I'm sure most anyone who is told that they have cancer goes through the same thought process. Denial. Acceptance. Fear. Denial again. More fear. Ignoring it.
From our house to the Cleveland Clinic, it's a bit of a hike. Usually about 90 minutes plus in the car. So on the day of her first appointment we got up early and headed off. Even the whole way up there, I think we both had the feeling that this isn't going to be anything. He'll talk about what they found, maybe say "come back in 6 months and we'll check again, etc.". Wishful thinking that anyone goes through I'm sure.
Arriving at the Clinic early, I made a major screw up with parking and caused a major backup onto E. 100. We quickly found our way to where we needed to be and let our friend Mandi know we were there as she's employed there and wanted to make sure to be in the loop. I was amazed just how hustle and bustle goes on at the hospital. It's not like any I've seen before. Lots and lots of people moving about in all different directions at once. We found where we were suppose to be and checked in.
Then the wait. Wasn't too bad. They call use back and check Denise in, checking height and weight. We sat in the consulting room and the nurse started going through a list of questions, normal first visit stuff I'm sure. After that she left and the anxious wait began. Luckily it didn't last too long. Doc M, (for privacy purposes, that will be his name on here), came in.
You know you're getting older when the doctor in younger then you. Right way we liked the guy. Positive, nice, energetic. He started to talk to us about the mass that was removed and all the things that have gone on with us. He mentioned that he never got a surgery report or biopsy report from our hospital. Luckily, I had a copy. He went through that document with a fine tooth comb it seemed like. Between that report and the biopsy the path was clear to him. Chemotherapy and no radiation. That's when we needed to grab the Kleenex box. To me the best way I could describe hearing that news was that my soul got kicked in the nuts. But, I had to try to be strong for Denise. The doctor said that while he feels the surgeon removed every bit of mass, there is a strong likelihood that there could be microscopic cells left behind and if there are, it could come back and go to places like the liver or lungs and he doesn't want to risk it.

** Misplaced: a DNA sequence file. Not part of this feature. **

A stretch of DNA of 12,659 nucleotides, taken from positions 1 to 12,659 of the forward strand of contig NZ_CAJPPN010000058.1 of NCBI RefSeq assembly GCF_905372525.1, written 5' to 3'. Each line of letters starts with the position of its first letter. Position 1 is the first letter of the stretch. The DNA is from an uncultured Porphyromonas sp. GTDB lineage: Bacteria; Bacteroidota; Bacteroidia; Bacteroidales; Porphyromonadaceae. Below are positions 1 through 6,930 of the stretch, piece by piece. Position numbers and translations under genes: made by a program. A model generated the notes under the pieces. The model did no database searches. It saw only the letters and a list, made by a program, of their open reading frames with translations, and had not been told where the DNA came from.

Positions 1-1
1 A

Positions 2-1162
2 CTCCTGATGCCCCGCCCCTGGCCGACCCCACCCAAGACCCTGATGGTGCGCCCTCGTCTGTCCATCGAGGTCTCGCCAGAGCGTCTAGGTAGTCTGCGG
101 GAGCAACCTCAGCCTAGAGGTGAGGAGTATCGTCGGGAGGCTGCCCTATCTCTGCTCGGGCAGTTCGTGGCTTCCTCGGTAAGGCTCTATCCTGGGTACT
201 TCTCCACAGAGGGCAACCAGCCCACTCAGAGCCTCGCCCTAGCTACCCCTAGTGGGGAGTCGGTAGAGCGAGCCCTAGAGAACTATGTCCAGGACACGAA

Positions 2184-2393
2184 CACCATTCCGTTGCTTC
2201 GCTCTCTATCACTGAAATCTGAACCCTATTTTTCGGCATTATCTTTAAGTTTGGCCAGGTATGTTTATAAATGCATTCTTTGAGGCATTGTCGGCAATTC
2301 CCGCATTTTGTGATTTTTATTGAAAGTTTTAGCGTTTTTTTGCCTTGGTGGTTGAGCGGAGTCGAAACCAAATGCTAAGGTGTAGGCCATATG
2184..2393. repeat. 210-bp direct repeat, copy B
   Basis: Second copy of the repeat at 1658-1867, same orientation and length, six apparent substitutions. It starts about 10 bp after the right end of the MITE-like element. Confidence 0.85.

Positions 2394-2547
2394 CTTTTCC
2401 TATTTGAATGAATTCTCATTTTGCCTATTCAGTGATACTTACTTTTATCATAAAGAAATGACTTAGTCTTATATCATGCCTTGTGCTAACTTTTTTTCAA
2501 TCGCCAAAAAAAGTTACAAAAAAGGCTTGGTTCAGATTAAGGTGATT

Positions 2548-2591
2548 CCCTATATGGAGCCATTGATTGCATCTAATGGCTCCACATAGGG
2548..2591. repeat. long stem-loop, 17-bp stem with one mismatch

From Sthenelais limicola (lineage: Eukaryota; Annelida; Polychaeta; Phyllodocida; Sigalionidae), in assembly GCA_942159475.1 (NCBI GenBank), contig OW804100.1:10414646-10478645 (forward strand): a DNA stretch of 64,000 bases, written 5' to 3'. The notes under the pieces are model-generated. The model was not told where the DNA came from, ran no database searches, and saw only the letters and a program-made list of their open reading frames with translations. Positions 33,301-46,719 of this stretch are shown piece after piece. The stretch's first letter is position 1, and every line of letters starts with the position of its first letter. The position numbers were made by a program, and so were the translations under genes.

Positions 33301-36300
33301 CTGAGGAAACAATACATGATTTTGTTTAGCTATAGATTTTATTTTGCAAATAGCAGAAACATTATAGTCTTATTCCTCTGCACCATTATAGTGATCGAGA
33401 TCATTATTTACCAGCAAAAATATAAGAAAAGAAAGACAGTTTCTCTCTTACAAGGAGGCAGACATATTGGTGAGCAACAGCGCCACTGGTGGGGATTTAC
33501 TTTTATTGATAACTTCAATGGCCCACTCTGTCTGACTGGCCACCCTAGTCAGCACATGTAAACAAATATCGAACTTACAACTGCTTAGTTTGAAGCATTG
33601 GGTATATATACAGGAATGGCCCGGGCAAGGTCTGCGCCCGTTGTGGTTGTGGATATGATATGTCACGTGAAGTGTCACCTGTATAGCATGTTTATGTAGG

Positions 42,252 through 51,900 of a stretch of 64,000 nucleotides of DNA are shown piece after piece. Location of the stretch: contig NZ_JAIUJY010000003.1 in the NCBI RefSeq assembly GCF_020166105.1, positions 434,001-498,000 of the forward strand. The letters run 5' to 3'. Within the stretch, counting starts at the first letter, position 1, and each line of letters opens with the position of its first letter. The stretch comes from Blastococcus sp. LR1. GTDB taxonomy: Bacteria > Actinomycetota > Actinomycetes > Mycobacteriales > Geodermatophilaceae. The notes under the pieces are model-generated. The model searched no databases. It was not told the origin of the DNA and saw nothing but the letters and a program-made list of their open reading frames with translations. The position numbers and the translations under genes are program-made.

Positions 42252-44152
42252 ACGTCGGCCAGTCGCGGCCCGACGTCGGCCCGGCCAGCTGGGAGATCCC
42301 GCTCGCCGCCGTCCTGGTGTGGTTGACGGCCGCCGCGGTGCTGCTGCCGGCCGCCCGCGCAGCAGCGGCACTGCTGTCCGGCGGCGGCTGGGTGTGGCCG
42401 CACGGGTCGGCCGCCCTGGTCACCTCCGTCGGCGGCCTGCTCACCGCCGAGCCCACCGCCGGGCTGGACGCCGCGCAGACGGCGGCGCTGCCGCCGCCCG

My question to the doc was simple, "If we do this, can we kick this things ass?"
"Yes". A simple, but powerful response.
I like this guy. He's a fighter for his patients. He was ready to start the treatments right away, like the week between Christmas and New Years right away. I made a joke to Denise that we should cancel the New Years Eve party. Doc heard that and said that we can enjoy our holidays and start right after the new year. Which was cool so that we could enjoy the holidays. So the date was set, January 4th would be the start of the treatments.
The 3 week cycle of treatments are as follows:
Week 1 - Gencitabine
Week 2 - Gencitabine and Taxotere
Week 3 - Off (PARTY!)
But before we started all this, he wanted another CAT scan done on her and blood work. Since it was early, I asked if we could get it done that day and he was able to make it happen to save us another trip up there. I like this guy. So that required some running between buildings, but we got it done. Took longer for the CAT because Denise needed to get pre-hydrated, but we got it done. It made for a long crazy day, but after we left the hospital, we headed over to lunch on the east side. After lunch we were driving around and Denise looked at me and said, "You know what, I'm good with this. I'm okay with what I have to do. I'm going to do it." She was really at peace with it. I couldn't be prouder. Me on the other hand, that's a different story, but that's for another time.
So the road to wellness was put out before us. The first steps taken. There's still a lot of road to go.